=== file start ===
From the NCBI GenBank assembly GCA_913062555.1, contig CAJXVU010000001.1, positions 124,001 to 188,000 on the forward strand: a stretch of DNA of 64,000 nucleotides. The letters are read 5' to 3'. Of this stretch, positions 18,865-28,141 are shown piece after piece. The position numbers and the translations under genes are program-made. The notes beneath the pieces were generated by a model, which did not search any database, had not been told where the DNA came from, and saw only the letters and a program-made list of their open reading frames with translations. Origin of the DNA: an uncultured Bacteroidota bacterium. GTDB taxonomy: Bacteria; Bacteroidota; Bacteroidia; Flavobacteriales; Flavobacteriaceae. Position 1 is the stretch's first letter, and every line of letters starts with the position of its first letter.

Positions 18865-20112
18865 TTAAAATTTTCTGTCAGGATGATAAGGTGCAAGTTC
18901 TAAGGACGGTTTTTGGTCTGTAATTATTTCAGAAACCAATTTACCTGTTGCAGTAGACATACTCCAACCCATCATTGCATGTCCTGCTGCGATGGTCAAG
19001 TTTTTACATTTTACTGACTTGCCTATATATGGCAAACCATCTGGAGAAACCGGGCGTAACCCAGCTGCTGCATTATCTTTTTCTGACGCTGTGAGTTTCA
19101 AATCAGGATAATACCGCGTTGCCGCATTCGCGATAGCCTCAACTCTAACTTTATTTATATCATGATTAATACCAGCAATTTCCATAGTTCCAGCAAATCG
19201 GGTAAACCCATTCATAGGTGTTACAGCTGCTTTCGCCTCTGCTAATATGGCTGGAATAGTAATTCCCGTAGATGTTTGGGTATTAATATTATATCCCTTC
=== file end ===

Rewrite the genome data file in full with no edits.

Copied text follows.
From the NCBI GenBank assembly GCA_913062555.1, contig CAJXVU010000001.1, positions 124,001 to 188,000 on the forward strand: a stretch of DNA of 64,000 nucleotides. The letters are read 5' to 3'. Of this stretch, positions 18,865-28,141 are shown piece after piece. The position numbers and the translations under genes are program-made. The notes beneath the pieces were generated by a model, which did not search any database, had not been told where the DNA came from, and saw only the letters and a program-made list of their open reading frames with translations. Origin of the DNA: an uncultured Bacteroidota bacterium. GTDB taxonomy: Bacteria; Bacteroidota; Bacteroidia; Flavobacteriales; Flavobacteriaceae. Position 1 is the stretch's first letter, and every line of letters starts with the position of its first letter.

Positions 18865-20112
18865 TTAAAATTTTCTGTCAGGATGATAAGGTGCAAGTTC
18901 TAAGGACGGTTTTTGGTCTGTAATTATTTCAGAAACCAATTTACCTGTTGCAGTAGACATACTCCAACCCATCATTGCATGTCCTGCTGCGATGGTCAAG
19001 TTTTTACATTTTACTGACTTGCCTATATATGGCAAACCATCTGGAGAAACCGGGCGTAACCCAGCTGCTGCATTATCTTTTTCTGACGCTGTGAGTTTCA
19101 AATCAGGATAATACCGCGTTGCCGCATTCGCGATAGCCTCAACTCTAACTTTATTTATATCATGATTAATACCAGCAATTTCCATAGTTCCAGCAAATCG
19201 GGTAAACCCATTCATAGGTGTTACAGCTGCTTTCGCCTCTGCTAATATGGCTGGAATAGTAATTCCCGTAGATGTTTGGGTATTAATATTATATCCCTTC